Coconut industry in T&T dead – growers

(Trinidad Express) The coconut industry is dead and the efforts of the Ministry of Food Production, to revive it are grossly inadequate, chairman of the St Patrick Coconut Growers Cooperative Society, Pranesh Maharaj has said.

It has been driven into the ground by diseased and aged trees, the lack of a coconut research unit, and by former administrations’ non-policy on the coconut industry, he added. But all is not lost.

In five years, Maharaj anticipates that this country will be home to a thriving robust coconut industry.

His optimism stems from a visit he made to India in May during which the St Patrick Coconut Growers Co-operative Society signed a Memorandum of Understanding with the Coconut Development Board (CDB) of India.

This MoU falls within the overall architecture of the MoU signed by Prime Minister Kamla Persad-Bissessar on her trip to India in January 2012.

As part of the collaboration and in an effort to reboot the coconut industry, the CDB will identify and supply in excess of 600,000 seedlings of varieties which are disease-resistant, and which will provide high yields per bunch, high yields of water and high yields of edible products from the mature nuts.

The seedlings which will be supplied within a two-year period beginning next year, will be subjected to a rigid pest analysis. The CDB will also provide consultancy services and offer other forms of technical assistance to rehabilitate 10,000 acres of coconut plantations along the north east coast. A team of officials from the CDB is also expected to visit Trinidad where they will assess the coconut industry and draw a road map for redeveloping the sector.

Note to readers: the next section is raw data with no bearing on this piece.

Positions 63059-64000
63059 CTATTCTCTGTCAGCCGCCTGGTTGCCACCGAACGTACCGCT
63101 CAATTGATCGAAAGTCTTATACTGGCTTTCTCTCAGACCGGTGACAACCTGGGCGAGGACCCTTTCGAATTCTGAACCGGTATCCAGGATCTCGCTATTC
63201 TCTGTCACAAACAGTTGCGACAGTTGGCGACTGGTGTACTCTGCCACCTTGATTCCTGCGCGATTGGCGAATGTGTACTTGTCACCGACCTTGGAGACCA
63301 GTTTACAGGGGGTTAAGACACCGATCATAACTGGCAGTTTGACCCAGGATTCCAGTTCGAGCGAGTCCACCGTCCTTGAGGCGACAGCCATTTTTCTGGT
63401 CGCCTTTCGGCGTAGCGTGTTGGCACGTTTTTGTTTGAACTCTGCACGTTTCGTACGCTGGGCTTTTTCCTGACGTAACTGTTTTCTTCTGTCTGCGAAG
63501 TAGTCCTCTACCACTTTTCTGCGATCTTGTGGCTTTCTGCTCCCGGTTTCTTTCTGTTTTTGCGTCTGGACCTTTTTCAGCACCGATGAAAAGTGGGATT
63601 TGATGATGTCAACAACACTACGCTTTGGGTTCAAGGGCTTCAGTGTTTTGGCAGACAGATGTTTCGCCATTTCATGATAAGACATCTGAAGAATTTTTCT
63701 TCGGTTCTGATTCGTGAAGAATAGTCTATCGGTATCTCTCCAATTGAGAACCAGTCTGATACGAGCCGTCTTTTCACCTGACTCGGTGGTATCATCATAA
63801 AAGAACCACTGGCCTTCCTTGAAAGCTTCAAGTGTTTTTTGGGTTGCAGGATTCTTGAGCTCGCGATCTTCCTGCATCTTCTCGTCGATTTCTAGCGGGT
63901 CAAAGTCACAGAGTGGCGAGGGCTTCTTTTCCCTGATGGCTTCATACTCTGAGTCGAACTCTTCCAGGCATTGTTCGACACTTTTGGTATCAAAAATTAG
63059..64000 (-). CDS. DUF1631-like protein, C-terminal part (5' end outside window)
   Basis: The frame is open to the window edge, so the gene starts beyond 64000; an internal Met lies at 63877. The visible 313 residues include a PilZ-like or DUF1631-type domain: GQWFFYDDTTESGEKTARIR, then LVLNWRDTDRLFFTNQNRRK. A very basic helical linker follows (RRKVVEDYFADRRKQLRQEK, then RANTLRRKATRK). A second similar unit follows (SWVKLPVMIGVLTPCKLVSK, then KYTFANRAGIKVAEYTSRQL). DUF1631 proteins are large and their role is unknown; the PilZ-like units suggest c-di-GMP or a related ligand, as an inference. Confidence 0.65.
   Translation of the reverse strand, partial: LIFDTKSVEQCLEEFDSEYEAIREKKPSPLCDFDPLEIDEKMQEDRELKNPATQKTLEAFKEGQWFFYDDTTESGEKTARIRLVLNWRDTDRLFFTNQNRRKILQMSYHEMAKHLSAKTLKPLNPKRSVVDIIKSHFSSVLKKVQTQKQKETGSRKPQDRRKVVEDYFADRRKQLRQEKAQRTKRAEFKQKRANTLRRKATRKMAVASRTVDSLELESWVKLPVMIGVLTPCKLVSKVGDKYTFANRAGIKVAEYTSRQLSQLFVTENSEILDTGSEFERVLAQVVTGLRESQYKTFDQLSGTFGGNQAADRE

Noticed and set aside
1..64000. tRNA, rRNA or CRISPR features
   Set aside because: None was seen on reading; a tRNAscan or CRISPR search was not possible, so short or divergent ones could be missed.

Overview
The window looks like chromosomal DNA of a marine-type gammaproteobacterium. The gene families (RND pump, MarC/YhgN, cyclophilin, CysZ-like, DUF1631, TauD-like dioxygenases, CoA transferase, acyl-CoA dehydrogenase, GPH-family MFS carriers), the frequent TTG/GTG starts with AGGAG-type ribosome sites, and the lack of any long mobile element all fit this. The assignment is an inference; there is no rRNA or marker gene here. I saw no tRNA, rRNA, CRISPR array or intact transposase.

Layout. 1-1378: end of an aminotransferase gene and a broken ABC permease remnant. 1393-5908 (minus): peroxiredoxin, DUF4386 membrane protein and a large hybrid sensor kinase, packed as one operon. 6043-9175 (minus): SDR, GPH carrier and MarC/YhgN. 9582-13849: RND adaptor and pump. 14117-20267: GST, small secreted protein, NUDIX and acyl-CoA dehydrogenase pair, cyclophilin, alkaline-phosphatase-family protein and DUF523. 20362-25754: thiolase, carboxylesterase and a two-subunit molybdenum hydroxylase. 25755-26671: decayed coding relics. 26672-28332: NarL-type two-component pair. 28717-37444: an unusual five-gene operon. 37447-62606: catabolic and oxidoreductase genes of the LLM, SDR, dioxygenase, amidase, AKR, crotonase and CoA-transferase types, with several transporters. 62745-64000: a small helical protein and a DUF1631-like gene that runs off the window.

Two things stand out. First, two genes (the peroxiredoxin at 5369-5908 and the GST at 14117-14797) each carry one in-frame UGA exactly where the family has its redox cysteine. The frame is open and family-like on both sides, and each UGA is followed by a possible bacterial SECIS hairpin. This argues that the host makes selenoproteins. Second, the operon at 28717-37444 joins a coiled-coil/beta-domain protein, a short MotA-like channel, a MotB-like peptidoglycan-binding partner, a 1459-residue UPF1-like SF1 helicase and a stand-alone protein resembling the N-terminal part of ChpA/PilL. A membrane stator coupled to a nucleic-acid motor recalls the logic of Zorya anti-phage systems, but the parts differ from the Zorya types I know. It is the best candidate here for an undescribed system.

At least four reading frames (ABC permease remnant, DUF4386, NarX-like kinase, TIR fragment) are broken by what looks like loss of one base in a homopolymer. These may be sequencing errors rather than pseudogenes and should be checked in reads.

A cost will be determined based on feasibility studies. The fight to revitalise the sector has taken on a personal meaning for Maharaj who was a coconut farmer for years and is all too familiar with the marginal profits that coconut farmers make.

Maharaj anticipates that the MoU signed by the Co-operative and the CDB will bring about socio economic benefits for rural communities along Trinidad’s north-east coast and will result in sustainable employment in the long-haul.

Revitalising the industry requires technical assistance and expertise, he said.

“We have found that the Ministry of Food Production, did not have the capabilities, nor the capacities and expertise to restore this ailing industry. So we decided to research globally to try to get this expertise. We contacted the CDB of India which manages over 4.6 million acres of coconuts in India with an annual production of 15 billion coconuts, they have all the capabilities to do this,” said Maharaj.

But there are some challenges, the biggest being resources. Maharaj is appealing to the Ministry of Food Production, to assist farmers in clearing abandoned estates.

“Farmers do not have the capital base nor the asset base to clear the 7,500 plus acres of abandoned estates which would cost anywhere between $60-70 million. It may mean that heavy equipment and excavators need to be used. We’re appealing to government for their support one way or the other,” said Maharaj.